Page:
Dictionary of Literary Themes and Motifs: L-Z - Vol. 2

By Jean-Charles Seigneuret | Go to book overview

S

SCAPEGOAT

In the Old Testament, God orders Aaron to take a goat, consign to it all the sins of the Israelites, and send it into the wilderness. This simple religious ritual touches deeply on human psychological needs; it becomes, in metaphorical form, a central theme in literature. There are several aspects to the scapegoat principle: first, the idea that sinfulness is transferable and, in compact form, can be taken on by one individual on behalf of many others; further, that that individual is often unwillingly assigned the role of scapegoat or victim, the cause or result being moral isolation; third, the bearer of bad tidings is in some irrational, primitive way associated with the evil events he tells about and is punished (literally in primitive societies, figuratively or indirectly in advanced societies) as if he has become the scapegoat and as if "killing the messenger" will somehow make the adverse events vanish as well.


Antiquity

In the Old Testament, the omnipotent God creates everything according to a master design, yet evil crops up repeatedly. Hence the ubiquity of the scapegoat principle, as God blames and severely punishes Cain, Sodom, Pharaoh (whose heart he himself had hardened), Canaanites, Amalekites, Philistines, or backsliding Israelites for imperfections ultimately of His own creation. This is logically inconsistent, and the New Testament (and, even more, later Christian theologians) tried to get around the solecism by developing an explanation latent in the Old Testament--Satan. He (the Adversary, the Devil) is the cause of man's failings and ills, from original sin on. In his De civitate Dei ( The City of God, treatise, 413-426), St. Augustine renders a detailed account of the diabolical machinations; not Pharaoh or Haman but Satan has become the scapegoat for evil. In ages and periods too sophisticated to believe in a literal Satan, some vulnerable individual or group takes his place, in what is known as the "Devil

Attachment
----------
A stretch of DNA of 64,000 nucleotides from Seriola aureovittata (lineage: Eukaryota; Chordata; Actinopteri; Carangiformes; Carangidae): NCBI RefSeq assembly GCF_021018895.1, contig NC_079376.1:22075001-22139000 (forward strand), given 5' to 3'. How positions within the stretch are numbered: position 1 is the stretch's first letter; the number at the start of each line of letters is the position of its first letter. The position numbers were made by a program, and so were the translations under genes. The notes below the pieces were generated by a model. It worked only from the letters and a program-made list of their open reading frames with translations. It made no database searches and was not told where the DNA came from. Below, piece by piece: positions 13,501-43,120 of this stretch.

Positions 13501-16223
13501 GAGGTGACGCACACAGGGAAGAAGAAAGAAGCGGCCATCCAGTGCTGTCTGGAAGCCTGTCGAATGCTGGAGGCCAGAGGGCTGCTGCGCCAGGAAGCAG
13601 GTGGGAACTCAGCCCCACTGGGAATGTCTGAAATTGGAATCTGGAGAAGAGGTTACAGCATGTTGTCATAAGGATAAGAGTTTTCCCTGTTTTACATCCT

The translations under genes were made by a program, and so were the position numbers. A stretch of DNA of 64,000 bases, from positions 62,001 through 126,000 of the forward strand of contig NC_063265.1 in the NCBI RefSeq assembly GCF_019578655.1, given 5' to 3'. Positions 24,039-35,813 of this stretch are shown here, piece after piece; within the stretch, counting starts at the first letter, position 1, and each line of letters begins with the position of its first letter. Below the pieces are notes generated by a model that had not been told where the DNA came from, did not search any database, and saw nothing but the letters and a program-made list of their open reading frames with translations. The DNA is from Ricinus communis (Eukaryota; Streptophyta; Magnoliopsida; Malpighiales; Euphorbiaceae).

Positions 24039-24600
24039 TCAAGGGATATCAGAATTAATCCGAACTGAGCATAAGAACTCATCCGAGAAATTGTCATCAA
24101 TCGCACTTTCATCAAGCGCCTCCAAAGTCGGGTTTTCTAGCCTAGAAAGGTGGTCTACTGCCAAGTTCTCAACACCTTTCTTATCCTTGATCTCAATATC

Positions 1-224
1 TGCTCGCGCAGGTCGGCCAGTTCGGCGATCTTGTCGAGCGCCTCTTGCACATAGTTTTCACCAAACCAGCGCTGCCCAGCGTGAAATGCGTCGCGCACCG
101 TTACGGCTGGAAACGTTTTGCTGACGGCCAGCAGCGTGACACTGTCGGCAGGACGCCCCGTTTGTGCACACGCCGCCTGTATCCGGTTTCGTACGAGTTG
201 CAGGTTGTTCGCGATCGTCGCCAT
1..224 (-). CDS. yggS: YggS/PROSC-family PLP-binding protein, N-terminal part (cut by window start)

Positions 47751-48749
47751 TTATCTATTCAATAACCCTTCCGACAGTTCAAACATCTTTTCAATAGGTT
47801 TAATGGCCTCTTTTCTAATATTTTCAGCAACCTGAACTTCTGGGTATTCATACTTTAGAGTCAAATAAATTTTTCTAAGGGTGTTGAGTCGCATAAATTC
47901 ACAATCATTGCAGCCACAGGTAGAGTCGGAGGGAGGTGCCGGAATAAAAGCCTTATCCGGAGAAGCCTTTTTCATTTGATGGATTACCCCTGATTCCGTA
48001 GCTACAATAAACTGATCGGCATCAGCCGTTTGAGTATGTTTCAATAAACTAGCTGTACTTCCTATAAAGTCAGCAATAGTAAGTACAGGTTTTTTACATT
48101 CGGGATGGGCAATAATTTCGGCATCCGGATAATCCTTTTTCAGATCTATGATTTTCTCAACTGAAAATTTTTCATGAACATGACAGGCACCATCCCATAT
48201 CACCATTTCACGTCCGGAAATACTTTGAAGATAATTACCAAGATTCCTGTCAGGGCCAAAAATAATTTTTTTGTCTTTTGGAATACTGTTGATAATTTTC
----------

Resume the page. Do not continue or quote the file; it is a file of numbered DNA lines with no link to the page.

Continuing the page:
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Dictionary of Literary Themes and Motifs: L-Z - Vol. 2
Table of contents

Table of contents

  • Title Page iii
  • Contents v
  • Preface xi
  • Introduction xv
  • Bibliography xxii
  • L 691
  • N 885
  • O 929
  • P 935
  • R 1021
  • S 1109
  • Selected Bibliography 1126
  • T 1255
  • U 1333
  • V 1373
  • W 1383
  • Cross-Index 1389
  • Index 1401
  • About the Editors and Contributors 1495
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